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FDA APPROVED? Look At How Many Times Pfizer’s Been Sued


Why would anyone trust the Pfizer corporation?

This is the company which holds the illustrious title of being fined the largest criminal settlement in medical history for both criminal and civil allegations pertaining to fraud.

Just the other day a class action notice came for my sister informing her of a pending lawsuit against Pfizer for an regulatory issue related to its sale of Epi-Pen and Epi-Pen Jr products.

Now the same company is claiming that you should trust them with the rollout of these experimental ‘vaccines’, and those naive to corporate malfeasance see no issue in trusting Pfizer.

I say the numbers in this report paint a very compelling picture of Pfizer as a company which thinks the ends always justify the means.

Just take a look at these stats and reports, and let me know if this is a company worth trusting:

An older report from ABC News highlights:

In the largest health care fraud settlement in history, pharmaceutical giant Pfizer must pay $2.3 billion to resolve criminal and civil allegations that the company illegally promoted uses of four of its drugs, including the painkiller Bextra, the U.S. Department of Justice announced Wednesday.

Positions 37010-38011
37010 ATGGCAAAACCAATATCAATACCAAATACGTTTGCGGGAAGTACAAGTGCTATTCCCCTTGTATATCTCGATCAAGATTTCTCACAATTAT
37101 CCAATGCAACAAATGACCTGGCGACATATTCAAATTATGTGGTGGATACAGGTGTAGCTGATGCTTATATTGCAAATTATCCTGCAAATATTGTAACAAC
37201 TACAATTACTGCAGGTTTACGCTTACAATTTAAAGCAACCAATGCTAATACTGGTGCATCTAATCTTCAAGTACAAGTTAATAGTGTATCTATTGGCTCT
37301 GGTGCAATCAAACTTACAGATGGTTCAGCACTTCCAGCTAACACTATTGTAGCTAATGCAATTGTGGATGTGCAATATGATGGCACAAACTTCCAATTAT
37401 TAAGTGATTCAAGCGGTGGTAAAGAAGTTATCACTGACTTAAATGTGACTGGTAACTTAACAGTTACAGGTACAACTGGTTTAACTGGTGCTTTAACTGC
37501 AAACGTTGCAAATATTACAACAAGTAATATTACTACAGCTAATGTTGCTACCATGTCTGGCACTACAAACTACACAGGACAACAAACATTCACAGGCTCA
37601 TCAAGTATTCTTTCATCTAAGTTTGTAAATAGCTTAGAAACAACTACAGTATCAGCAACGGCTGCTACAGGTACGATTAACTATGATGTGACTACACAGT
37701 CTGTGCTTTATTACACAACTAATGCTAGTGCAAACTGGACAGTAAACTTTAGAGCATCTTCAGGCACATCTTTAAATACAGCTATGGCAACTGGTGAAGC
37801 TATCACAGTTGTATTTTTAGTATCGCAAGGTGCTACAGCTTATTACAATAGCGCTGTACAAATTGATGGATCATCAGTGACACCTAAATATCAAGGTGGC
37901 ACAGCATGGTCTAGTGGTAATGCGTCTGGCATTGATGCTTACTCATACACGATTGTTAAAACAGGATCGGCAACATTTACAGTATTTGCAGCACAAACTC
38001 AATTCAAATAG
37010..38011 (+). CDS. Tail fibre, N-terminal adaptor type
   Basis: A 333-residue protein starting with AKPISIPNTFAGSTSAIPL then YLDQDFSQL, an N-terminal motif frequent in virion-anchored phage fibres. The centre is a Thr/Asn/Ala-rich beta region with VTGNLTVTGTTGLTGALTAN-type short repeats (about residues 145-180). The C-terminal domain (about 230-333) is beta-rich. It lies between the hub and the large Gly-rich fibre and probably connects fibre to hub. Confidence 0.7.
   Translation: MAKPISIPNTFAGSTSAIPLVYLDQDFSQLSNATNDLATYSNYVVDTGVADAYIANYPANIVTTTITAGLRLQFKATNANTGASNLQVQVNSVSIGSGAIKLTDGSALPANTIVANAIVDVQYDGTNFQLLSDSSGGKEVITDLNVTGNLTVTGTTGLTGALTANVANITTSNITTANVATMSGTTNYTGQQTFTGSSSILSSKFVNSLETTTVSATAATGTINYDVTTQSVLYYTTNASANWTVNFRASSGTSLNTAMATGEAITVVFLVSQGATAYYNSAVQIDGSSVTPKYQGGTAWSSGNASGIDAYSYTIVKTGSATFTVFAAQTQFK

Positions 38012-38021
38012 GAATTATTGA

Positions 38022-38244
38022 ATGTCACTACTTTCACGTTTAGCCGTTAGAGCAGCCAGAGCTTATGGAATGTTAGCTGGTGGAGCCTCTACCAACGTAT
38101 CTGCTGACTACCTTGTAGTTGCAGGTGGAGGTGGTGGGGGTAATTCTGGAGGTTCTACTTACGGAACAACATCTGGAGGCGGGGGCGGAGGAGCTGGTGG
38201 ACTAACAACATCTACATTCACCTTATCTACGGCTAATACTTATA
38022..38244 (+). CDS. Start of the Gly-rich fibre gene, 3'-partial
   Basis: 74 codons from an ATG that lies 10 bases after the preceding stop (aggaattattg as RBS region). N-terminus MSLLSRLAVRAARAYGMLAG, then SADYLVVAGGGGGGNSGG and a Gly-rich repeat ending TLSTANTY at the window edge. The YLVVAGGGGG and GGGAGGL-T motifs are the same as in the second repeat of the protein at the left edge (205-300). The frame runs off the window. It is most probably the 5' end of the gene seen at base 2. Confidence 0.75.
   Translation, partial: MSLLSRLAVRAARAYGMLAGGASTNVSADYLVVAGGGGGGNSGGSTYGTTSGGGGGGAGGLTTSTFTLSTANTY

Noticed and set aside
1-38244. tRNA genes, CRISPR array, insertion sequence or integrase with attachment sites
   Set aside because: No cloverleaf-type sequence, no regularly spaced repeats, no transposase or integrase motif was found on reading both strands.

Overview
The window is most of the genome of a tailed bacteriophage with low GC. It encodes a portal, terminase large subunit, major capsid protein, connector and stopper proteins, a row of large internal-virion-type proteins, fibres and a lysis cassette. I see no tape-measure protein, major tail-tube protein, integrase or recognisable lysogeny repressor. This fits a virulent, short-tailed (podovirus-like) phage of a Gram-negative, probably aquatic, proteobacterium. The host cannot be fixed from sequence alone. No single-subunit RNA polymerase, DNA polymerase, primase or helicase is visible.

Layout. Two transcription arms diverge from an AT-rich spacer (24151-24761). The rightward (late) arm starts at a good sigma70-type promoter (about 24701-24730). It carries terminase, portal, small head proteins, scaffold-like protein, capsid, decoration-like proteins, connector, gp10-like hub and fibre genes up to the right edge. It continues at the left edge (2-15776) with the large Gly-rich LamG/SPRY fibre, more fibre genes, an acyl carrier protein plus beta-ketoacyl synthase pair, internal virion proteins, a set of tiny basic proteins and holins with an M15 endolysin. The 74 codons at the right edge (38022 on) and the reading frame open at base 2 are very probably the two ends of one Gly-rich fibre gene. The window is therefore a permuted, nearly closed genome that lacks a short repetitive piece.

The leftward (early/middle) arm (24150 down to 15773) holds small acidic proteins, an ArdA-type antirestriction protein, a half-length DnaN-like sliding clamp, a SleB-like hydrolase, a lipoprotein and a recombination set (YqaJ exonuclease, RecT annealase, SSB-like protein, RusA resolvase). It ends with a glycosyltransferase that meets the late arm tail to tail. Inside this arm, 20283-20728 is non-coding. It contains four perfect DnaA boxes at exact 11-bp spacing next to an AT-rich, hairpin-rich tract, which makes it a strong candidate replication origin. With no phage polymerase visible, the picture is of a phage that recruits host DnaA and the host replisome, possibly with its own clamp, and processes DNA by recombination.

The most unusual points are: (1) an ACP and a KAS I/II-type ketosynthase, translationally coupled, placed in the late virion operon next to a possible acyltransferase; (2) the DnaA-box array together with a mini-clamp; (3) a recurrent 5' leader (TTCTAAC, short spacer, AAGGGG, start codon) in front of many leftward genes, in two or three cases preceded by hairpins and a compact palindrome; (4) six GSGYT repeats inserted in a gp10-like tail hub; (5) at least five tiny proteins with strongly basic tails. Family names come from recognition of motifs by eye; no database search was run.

Besides Bextra, the drugs were Geodon, an antipsychotic; Zyvox, an antibiotic; and Lyrica, an anti-epileptic drug. Once the Food and Drug Administration approves drugs, doctors can prescribe them off-label for any use, but makers can’t market them for anything other than approved uses.


Market Realist added:

In 2012, healthcare giant GlaxoSmithKline (GSK) agreed to pay $3 billion in criminal and civil charges for the unlawful promotion of drugs likePaxil and Wellbutrin for uses that weren’t FDA approved. However, Pfizer still holds the record for receiving the largest criminal fine in history.

Under provisions of the Food, Drug and Cosmetic Act enacted in 1938, the FDA approves pharmaceuticals for specific uses that a company identifies on its application. After the FDA approves the product as safe and effective for a specified use, a company’s marketing of its drugs must be limited to the FDA-approved use. Uses other than FDA-approved are considered “off-label uses,” and the FDA considers these “misbranded.”


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